No one wants to lose the focus of the lesson by spending more time on dealing with poor behaviour than on the teaching and learning, but neither can we as teachers allow lessons to be hijacked. There are some battles we simply have to win by shutting things down and starting over.
    Your post reminds us of the value of consistent routines that are persistently reinforced.

    Thank you,


    • Michael Linsin October 16, 2011 at 9:49 am #

      Thanks Bill!

  3. Deborah October 26, 2011 at 6:32 pm #

    I just found your blog and love it! I am an elementary school librarian and see every class in the school (550 students) one time per week for 45 minutes. I am struggling with whole class behavior. I do many of the things you suggest, but I have trouble with consequences. I am not permitted to have consequences outside of my 45 minute period. Any ideas?

    • Michael Linsin October 27, 2011 at 7:01 am #

      Hi Deborah,

      I’m working on an article for teachers like yourself who only see their students only once a week. It will be published on another website in a few weeks. I’ll let readers know and will link to the article when it gets posted.


  4. Nancy Smith November 30, 2011 at 6:10 pm #

    Hey Michael,

    I am the teacher who is taking 9th grade English classes from a state ‘Teacher of the Year.’ What a joke. They are completely out of control. She even bolted out of the classroom yesterday because they were so out of control, leaving me, an observer, wondering how I’m going to do anything with this class that I have the rest of the year. Imagine your worst class. This is it. I took over today, did exactly what I am supposed to do after reading your articles over and over. I spent the class period explaining my class management plan and I did modeling (very funny and detailed and exaggerated) for
    ‘how to sit in your chair during class.’ It was exhausting however. All I need right now is an encouraging word to keep doing what works. Rules and consequences. Tell me that eventually, if I keep doing exactly what you’ve advised, that I’ll have my dream class. I’m an very likable teacher who has been ‘my favorite teacher’ for hundreds of students. I’m hoping that despite my new methods, I’ll still be likable, but with a dream class. I am just exhausted by my first day’s efforts – and if you had been in my classroom, you would probably have approved of everything I did. But this completely out of control class is a challenge I’ve never faced before. I need a word.

    Nancy S.

    • Michael Linsin December 1, 2011 at 6:35 pm #

      Hi Nancy,

      Yes, yes, yes. You can do this! You’re on the right track. It’s normal for you to be exhausted the first few days of taking over a class midyear. However, it should only be because of the excitement and nervousness of wanting to do well. Remember, effective classroom management shouldn’t feel hard. If you’re stressed you’re going to bring tension into the classroom. Take your time, proceed slowly, and be exceedingly clear. It’s okay to have fun with your new group but don’t overdo it. It sounds like that part of it comes naturally to you, so don’t concern yourself too much about it in the beginning. They’re just getting to know you. Be calm, smile, pause a lot, wait a lot, keep it simple. Don’t move on until they’re giving you what you want. The classroom management principles and strategies on this website will work for you. No doubt about it. I promise! 🙂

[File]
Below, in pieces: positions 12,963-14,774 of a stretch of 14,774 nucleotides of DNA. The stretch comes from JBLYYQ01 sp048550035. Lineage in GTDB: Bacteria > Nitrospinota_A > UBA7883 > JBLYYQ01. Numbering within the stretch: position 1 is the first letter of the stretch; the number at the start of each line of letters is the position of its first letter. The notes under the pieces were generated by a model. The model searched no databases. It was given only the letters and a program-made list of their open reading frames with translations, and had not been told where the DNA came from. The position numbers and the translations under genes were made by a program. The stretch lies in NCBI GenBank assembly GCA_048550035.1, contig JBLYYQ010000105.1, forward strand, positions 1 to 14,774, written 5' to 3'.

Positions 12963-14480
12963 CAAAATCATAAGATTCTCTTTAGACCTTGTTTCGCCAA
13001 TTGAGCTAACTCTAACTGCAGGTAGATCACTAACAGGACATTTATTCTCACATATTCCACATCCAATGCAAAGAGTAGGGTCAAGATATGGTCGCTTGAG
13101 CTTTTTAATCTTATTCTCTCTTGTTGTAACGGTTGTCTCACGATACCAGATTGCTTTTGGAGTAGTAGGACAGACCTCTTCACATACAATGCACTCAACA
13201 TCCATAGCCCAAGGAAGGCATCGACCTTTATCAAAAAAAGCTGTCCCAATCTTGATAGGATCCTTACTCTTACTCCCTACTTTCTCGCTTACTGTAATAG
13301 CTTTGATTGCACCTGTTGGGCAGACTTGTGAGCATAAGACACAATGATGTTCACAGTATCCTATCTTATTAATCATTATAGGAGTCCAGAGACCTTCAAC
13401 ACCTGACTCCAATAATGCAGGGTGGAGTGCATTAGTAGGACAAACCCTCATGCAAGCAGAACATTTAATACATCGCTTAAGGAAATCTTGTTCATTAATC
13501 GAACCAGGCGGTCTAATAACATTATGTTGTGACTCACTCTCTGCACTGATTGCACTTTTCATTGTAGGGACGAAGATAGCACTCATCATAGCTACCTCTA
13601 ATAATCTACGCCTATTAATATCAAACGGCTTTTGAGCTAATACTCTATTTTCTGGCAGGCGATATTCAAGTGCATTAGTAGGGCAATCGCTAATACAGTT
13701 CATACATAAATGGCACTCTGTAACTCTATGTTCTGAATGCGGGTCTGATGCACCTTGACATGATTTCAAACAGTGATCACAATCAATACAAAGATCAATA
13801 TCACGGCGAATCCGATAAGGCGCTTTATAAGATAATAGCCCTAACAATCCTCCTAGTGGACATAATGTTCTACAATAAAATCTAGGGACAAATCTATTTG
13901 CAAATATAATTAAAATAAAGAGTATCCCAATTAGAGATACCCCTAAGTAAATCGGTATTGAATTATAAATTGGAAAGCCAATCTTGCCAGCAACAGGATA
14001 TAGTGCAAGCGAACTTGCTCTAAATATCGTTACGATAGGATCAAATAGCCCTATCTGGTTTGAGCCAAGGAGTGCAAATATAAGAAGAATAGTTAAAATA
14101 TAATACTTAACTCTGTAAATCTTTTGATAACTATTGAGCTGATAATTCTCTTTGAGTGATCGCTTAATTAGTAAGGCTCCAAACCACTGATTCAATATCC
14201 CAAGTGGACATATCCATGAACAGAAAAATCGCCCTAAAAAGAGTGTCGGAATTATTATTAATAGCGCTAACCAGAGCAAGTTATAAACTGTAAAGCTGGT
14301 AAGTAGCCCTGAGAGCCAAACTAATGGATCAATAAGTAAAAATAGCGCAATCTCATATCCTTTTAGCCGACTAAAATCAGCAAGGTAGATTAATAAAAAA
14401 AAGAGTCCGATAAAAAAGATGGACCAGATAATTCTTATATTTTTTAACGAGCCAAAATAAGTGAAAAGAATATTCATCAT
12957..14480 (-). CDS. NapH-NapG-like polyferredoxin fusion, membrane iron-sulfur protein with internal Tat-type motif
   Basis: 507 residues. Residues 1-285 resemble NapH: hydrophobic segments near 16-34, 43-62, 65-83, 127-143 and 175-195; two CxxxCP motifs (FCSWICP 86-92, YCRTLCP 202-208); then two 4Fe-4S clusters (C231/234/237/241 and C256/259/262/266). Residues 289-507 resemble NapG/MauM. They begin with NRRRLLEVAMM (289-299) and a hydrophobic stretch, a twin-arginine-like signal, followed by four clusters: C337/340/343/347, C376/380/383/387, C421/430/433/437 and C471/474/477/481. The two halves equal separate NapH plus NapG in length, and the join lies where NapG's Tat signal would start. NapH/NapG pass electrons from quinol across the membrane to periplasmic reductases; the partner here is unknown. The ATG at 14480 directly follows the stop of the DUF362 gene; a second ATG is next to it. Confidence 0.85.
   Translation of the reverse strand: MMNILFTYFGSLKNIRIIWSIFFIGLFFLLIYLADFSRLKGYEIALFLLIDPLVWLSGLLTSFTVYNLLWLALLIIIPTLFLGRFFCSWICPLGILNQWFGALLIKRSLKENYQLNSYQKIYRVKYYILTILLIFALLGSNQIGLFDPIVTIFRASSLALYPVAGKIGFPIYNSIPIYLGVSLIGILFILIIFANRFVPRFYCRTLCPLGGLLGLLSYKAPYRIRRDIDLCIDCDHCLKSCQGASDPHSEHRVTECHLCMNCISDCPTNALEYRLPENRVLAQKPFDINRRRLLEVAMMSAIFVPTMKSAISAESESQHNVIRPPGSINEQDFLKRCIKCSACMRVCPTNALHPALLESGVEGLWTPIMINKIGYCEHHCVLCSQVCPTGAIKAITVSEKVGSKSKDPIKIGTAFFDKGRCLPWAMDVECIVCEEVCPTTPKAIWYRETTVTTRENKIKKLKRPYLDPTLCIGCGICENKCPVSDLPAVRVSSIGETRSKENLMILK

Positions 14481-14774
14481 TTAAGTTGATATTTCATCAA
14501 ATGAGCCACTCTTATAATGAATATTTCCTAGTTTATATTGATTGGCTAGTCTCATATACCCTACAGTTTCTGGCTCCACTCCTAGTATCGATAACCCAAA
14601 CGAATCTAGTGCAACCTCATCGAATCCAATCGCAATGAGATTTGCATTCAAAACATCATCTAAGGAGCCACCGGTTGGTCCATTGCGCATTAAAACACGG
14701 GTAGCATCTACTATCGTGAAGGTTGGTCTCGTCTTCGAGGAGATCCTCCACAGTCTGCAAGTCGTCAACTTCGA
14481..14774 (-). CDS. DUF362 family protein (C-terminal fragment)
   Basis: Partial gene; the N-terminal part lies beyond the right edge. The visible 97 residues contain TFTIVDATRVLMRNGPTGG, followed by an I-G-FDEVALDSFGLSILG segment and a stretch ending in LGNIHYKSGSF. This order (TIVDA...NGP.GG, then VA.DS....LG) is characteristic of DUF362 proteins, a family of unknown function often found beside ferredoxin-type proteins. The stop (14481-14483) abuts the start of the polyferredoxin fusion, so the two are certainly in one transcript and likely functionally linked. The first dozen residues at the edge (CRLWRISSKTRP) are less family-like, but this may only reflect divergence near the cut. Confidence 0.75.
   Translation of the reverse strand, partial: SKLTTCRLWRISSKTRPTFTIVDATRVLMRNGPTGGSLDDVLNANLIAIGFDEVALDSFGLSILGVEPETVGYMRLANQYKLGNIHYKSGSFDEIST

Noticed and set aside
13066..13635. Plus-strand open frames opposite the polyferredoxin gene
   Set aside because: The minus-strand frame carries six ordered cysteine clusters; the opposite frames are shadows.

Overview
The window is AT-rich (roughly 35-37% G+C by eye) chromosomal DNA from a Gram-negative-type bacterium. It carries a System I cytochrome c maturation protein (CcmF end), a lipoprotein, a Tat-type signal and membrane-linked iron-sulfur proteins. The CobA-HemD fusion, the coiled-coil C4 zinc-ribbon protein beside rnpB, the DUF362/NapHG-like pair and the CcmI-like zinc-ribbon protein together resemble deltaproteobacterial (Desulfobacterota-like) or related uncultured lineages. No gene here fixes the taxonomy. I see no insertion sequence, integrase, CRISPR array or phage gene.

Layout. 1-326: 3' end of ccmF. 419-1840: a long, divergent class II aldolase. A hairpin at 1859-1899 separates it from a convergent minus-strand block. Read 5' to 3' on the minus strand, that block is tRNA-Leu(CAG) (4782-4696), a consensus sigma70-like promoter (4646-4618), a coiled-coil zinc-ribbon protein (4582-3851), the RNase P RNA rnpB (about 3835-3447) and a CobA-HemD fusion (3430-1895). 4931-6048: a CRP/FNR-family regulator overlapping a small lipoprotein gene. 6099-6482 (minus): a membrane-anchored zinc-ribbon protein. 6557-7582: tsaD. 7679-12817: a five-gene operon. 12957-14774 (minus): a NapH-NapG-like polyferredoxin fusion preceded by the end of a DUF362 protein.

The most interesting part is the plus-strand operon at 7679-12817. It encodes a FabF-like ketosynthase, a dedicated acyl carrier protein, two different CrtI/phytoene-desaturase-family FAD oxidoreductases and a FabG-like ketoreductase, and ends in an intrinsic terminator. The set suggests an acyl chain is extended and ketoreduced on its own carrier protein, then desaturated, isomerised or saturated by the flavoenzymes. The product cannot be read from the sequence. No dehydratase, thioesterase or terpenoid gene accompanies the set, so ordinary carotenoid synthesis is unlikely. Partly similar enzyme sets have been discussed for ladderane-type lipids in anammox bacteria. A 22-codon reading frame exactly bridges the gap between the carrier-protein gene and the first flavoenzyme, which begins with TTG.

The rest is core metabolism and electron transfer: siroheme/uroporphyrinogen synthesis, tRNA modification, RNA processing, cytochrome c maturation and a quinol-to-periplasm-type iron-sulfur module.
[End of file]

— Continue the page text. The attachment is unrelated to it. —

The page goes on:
5. Nancy Smith December 1, 2011 at 8:02 pm #

    Okay. Thank you very, very much. I guess the exhaustion comes from not being sure it will work with such an out of control class, but I know that if I’m consistent and clear and relax, it will. I read the articles like they are my raft in the middle of a storm. I have a steel resolve but a fun way of doing things, so I think I have the right combination. I’ve never had an adversarial relationship with a student because I know it’s counterproductive to what I want to do in the classroom, but my class management hasn’t been tight enough in the past. Thank you. I’m going to keep reading the articles every day like they are my only hope. I guess that after nine years in the classroom, I know how right you are. Thanks.

    • Michael Linsin December 2, 2011 at 7:41 am #

      You’re going to do great, Nancy!

  6. Nancy Smith December 3, 2011 at 7:27 am #

    Hey Michael,

    Thanks for all your help. I am formulating a plan, but on my second time in my new class that I’m taking over from the teacher who had no structure and no rules, all heck broke loose. About half the class was unruly, but three had a complete mutinous meltdown just because they didn’t think they’d be held accountable, since I had not had enough time to get to the consequences of rule breaking, and because I didn’t ever rise to the disrespect and obvious attempts to rattle me. So, when the class left I contacted the principal and the parents and later in the day conferenced with the outgoing teacher and the students who were embarrased and ready to be given another chance. Any suggestions for Monday, when the rest of the class WILL see me skip ahead to parent contact as a consequence of a whole class mutiny. I was ready to quit after ten years of teaching. I’ve never had such an open and hostile display of behavior.


    • Michael Linsin December 3, 2011 at 7:59 am #

      Hi Nancy,

      Can you please email me? I want to be sure I understand both your situation and the specifics of your question.


  7. Nancy Smith December 3, 2011 at 11:05 am #

    Hey Michael,

    I sent an email.


  8. Erica June 19, 2012 at 2:25 pm #